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Transmeta Efficeon Mobile CPU Series

Transmeta Efficeon Mobile CPU Series - PCSTATS
Price Check: $/£/€
Abstract: Recent years have seen much of Transmeta's long-battery-life thunder stolen by Intel's vastly improved mobile chips.
 89% Rating:   
Filed under: Notebooks Published:  Author: 
External Mfg. Website: Transmeta Apr 04 2005   Max Page  
Home > Reviews > Notebooks > Transmeta Efficeon

Transmeta Efficeon Mobile CPU Series


In mid-October 2003, Transmeta introduced us to their next generation of mobile processors, the Efficeon family. Beginning with the TM8600 processor, the Efficeon line succeeds the Crusoe processor which is now at the end of its life. The Efficeon processor is a dedicated mobile processor, intended for compact applications where heat and battery life are the major concerns next to performance. In some respects the Efficeon is an evolutionary upgrade of the Crusoe processor architecture, but in other areas it breaks completely new ground, especially for a mobile chip.

The Efficeon was designed to prove that Transmeta still has what it takes to meet the challenge of Intel's successful Centrino chip. The Efficeon was in the works before the then-codenamed Intel 'Banias' was launched, but it has yet to have the same effect on the market. Recent years have seen much of Transmeta's long-battery-life thunder stolen by Intel's vastly improved mobile chips. While the (toasty hot) Intel Centrino has finally proven that consumers can have an Intel processor-based notebook with excellent battery life, had the world not first experienced the Transmeta Crusoe this mobile processor renaissance may never have even occurred...

Three models of Efficeon are currently available: The new TM8800, the TM8600 and the TM8620. The TM8800 is currently the most powerful, available in speeds up to 1.7GHz and built on a brand new 90nm process, while the TM8600 and 8620 top out at 1.1GHz and use a 130nm process. All three processors feature 128K of L1 cache memory and a full 1MB of level 2 cache. The TM8620 uses a smaller chip package for ultra-compact applications, while the TM8800 and TM8600 are identical in size. As of april 2005, the 130nm have been relegated to EOL orders only, and the company plans to only continue with its 90nm Efficeon's.

Efficeon Architecture

As the Efficeon is intended for the same mobile applications as the Crusoe, a lot of its development was focused on increasing performance based on a certain flat amount of generated heat, instead of designing a processor that was much faster and correspondingly hotter as would be the case in a typical desktop processor roadmap.

Transmeta also wished to increase the value of the processor to mobile system manufacturers by shrinking the amount of real estate that the processor and its subsystems (north and south bridge chips) take up on laptop motherboards, where space is obviously at a premium.

To this end, the Efficeon actually incorporates all the features of a typical northbridge chip right into the processor die itself. The AGP interface, memory controller, a Hypertransport link for connecting to the southbridge chip on the motherboard, and an interface for PC cards are all built directly into the processor. The Efficeon becomes the first processor to completely incorporate typical northbridge functions, though the Crusoe processor and AMD's Athlon 64 and Opteron processors came close by building the memory controller into the die.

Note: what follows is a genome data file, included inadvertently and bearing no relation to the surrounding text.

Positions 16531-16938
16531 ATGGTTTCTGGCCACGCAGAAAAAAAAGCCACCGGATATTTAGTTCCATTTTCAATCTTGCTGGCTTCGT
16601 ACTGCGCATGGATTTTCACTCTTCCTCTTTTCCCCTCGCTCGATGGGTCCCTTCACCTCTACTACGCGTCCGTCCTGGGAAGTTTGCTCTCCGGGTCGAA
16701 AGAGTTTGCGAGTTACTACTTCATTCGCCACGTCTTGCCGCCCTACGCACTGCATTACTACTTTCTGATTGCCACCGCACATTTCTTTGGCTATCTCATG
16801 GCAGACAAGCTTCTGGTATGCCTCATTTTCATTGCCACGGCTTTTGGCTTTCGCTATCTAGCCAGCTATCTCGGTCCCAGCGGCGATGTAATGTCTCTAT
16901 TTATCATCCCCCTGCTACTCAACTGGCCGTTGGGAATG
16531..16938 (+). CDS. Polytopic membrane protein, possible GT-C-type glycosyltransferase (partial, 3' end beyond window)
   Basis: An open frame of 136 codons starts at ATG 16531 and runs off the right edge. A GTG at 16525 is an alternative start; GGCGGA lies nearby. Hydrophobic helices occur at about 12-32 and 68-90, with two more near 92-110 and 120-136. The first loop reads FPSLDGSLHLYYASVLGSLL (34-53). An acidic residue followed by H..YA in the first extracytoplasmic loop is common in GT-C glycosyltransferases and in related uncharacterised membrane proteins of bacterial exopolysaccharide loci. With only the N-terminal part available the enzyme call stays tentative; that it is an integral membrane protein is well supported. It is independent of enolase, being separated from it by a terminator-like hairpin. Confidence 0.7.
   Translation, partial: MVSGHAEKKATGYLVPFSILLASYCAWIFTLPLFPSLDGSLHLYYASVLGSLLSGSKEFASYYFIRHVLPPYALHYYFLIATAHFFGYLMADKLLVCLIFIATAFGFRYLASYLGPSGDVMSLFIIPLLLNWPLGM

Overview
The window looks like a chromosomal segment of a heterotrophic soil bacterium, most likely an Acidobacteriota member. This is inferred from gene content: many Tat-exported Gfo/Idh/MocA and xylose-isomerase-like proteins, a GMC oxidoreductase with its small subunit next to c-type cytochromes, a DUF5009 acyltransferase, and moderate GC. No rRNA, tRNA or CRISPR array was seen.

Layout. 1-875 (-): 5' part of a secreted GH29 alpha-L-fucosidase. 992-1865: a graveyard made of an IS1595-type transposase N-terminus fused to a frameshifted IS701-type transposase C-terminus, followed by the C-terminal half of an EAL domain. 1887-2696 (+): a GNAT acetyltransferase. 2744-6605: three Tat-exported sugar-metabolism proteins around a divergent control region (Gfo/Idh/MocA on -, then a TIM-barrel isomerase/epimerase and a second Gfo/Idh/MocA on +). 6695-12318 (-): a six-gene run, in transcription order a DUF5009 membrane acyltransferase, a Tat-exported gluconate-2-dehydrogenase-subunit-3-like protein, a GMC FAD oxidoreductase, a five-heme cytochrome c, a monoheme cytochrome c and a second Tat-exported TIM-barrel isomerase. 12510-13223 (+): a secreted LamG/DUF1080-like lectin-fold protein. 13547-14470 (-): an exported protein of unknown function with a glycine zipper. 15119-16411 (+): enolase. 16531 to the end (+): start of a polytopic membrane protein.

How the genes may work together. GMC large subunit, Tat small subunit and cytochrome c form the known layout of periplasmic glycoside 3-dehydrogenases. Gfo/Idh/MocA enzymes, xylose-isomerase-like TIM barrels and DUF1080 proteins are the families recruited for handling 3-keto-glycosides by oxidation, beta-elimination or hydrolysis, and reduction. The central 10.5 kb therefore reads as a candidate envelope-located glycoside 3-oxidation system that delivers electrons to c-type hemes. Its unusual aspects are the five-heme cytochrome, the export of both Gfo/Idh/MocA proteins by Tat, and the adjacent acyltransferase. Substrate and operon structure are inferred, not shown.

The Efficeon, like the Crusoe processor before it, is not actually an x86-based processor like Intel's or AMD's products. Instead it uses a different internal logic, VLIW (Very Long Instruction Word) and uses a software layer to convert data from x86-designed software like Windows into code the processor can understand.

In effect this software, Transmeta's 'code morphing' engine, functions as a translator between the CPU and the rest of the system. This gives the Efficeon the twin advantages of flexibility (since the translation software can be customized for different applications) and efficiency since using the VLIW logic requires fewer transistors, and thus uses less power and generates less heat. Indeed, Transmeta's explanation of the Efficeon's name is that it will usher in a new 'eon' of efficient computing.

The evolutionary aspect of the Efficeon can be seen most easily in the essential doubling of its internal capability. The processor can handle 8x32-bit instructions per cycle as opposed to the Crusoe's 4, and is capable of handling Intel's SSE and SSE1 instruction sets, which the Crusoe did not support.

This should result in a substantial performance advantage over the Crusoe line, especially in multimedia applications and games. The Efficeon now offers support for DDR SDRAM at 333Mhz, or PC2700. In addition, the Efficeon supports the use of ECC memory, which potentially opens up the processor to the server market. The Efficeon has found a home in server blades where size and heat management are just as essential as they are in the mobile market. HP currently sells blade systems based on the Efficeon TM8600 processor.

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Contents of Article: Transmeta Efficeon
 Pg 1.  — Transmeta Efficeon Mobile CPU Series
 Pg 2.  Efficeon Form factor
 Pg 3.  Efficeon and Built in AGP
 Pg 4.  Efficeon chipsets

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